I have several great loves in my life. Two obvious ones are my wife, Jenny, and the royal game of chess. However, my son, Michael, means everything to me too, and I can honestly say that good people, beautiful Mathematics and faith in God are also vital. For me, they all help bring peace, harmony and happiness.
I don’t mean to sound like a ‘Pious Math Pop’, but since I also can’t resist puzzles, will you indulge me and try to find a proper 12-letter English word that is an anagram of the words in bold above? The answer happens to be the name of one of the most fascinating and flexible of all chess openings, the Hippopotamus. I enjoy experimenting with the ‘Hippo’, having already been inspired by numerous model games, many of which can be found in IM Andrew Martin’s The Hippopotamus Rises, formerly published by Batsford Chess. Let’s plunge straight into a heavyweight Hippo encounter between GMs Arthur Kogan and Boris Spassky from a 1997 tournament in Corsica.
White: A Kogan; Black: B Spassky. Opening: Hippopotamus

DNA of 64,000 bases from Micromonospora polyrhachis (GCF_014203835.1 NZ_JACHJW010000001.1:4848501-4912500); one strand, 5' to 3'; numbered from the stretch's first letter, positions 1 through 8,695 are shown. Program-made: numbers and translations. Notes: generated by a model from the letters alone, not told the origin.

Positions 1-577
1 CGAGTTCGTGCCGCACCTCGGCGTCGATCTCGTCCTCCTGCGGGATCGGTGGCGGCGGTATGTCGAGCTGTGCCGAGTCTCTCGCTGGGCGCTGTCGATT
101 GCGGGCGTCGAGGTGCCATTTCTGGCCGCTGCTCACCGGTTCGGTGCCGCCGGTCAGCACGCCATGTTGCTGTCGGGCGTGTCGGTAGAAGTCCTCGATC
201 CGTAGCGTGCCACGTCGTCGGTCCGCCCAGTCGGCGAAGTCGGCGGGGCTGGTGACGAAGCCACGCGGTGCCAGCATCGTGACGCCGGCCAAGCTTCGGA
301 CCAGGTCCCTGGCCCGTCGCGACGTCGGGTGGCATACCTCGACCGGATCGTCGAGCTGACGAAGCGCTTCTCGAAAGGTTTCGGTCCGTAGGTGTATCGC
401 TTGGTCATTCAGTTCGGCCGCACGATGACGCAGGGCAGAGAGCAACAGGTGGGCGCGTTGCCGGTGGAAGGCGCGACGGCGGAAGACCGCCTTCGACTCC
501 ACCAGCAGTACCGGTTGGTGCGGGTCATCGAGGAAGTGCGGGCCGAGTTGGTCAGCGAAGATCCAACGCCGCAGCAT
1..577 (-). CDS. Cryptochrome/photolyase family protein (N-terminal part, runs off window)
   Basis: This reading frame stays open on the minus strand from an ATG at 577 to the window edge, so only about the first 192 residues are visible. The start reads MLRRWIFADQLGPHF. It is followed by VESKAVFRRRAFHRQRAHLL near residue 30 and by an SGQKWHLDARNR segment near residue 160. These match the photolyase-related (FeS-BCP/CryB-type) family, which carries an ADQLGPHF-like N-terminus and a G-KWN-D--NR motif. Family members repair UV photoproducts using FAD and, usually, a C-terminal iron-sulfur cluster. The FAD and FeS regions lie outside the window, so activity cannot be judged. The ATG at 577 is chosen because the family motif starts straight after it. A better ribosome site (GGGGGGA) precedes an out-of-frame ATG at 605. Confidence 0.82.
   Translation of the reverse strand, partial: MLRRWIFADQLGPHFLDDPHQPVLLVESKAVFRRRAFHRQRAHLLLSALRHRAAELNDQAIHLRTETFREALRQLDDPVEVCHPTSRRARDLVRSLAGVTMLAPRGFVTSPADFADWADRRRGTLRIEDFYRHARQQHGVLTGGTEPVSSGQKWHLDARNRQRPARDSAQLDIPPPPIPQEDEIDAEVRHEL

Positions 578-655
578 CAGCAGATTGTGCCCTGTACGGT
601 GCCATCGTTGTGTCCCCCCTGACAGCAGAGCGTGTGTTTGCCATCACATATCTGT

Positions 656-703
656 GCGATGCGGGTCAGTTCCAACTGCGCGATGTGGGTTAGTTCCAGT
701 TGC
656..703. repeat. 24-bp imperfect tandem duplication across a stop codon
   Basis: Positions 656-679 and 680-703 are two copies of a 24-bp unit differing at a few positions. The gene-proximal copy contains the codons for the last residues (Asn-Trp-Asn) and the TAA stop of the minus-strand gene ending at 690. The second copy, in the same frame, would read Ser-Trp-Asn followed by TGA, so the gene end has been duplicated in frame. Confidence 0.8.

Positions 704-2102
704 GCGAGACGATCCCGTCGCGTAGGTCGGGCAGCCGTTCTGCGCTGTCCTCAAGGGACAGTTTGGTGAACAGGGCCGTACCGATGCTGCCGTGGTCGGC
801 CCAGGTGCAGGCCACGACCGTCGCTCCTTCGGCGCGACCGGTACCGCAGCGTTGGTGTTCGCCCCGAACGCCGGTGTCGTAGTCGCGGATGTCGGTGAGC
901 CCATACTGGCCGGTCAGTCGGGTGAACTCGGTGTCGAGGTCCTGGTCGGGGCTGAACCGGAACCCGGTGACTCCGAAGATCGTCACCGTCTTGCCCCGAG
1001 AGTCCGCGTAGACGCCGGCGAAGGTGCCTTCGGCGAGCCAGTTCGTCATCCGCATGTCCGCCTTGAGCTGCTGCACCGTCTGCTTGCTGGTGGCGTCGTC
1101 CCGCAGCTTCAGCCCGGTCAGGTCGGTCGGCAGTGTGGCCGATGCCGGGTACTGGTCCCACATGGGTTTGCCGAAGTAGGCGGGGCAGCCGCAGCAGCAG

1 e4 b6 2 d4 Bb7 3 Bd3 e6 4 Ne2 d6 5 0-0 Nd7 6 f4 g6 7 f5 At first sight this case of ‘f for forward’ may look dangerous, but Spassky reacts in a very cool way. 7…gxf5! 8 exf5 e5 9 Ng3 Ngf6 10 Nc3 White plays bravely, but perhaps unwisely, given that Black will now capture the central d4-pawn with gain of time. 10…exd4 11 Nce4 Be7 12 a4 a6 Black is ready to answer 13 a5 with …b5. 13 Re1 Hoping to start the sequence 14 Nxf6+ Nxf6 15 Bg5 on his next turn, but Spassky immediately counters those plans with an interesting move which combines prophylaxis and active play. 13…Rg8!? 13…Ne5 is possibly even safer, as it rules out 14 Qf3. 14 Nh5 Ne5 15 Bh6 Kd7 Black’s ‘heavy’ pieces are now connected along his first rank, and although the king has given up the right to castle he remains very safe. 16 Nhxf6+Bxf6 17 Qh5 Rg4 Suddenly White’s knight is feeling extra pressure, and his queen is facing the embarrassing threat of 18…Rh4. It’s easy to miss that one, though… 18 Rad1? Rh4 19 Nxf6+ Qxf6 20 Bg5 Rxh5 21 Bxf6 Rg8 Another very simple yet strong move from Black, whose threats now include 22…Rxg2+ and 22…Nf3+. 22 Bxe5 Rxg2+ 23 Kf1 dxe5 24 Rxe5 Rhxh2 25 Bb5+ Hoping for 25…axb5 26 Rxd4+ Kc8?? 27 Re8 mate, but instead… 25…Kd6! 26 White resigned, facing multiple horrors including 26…Rh1 mate.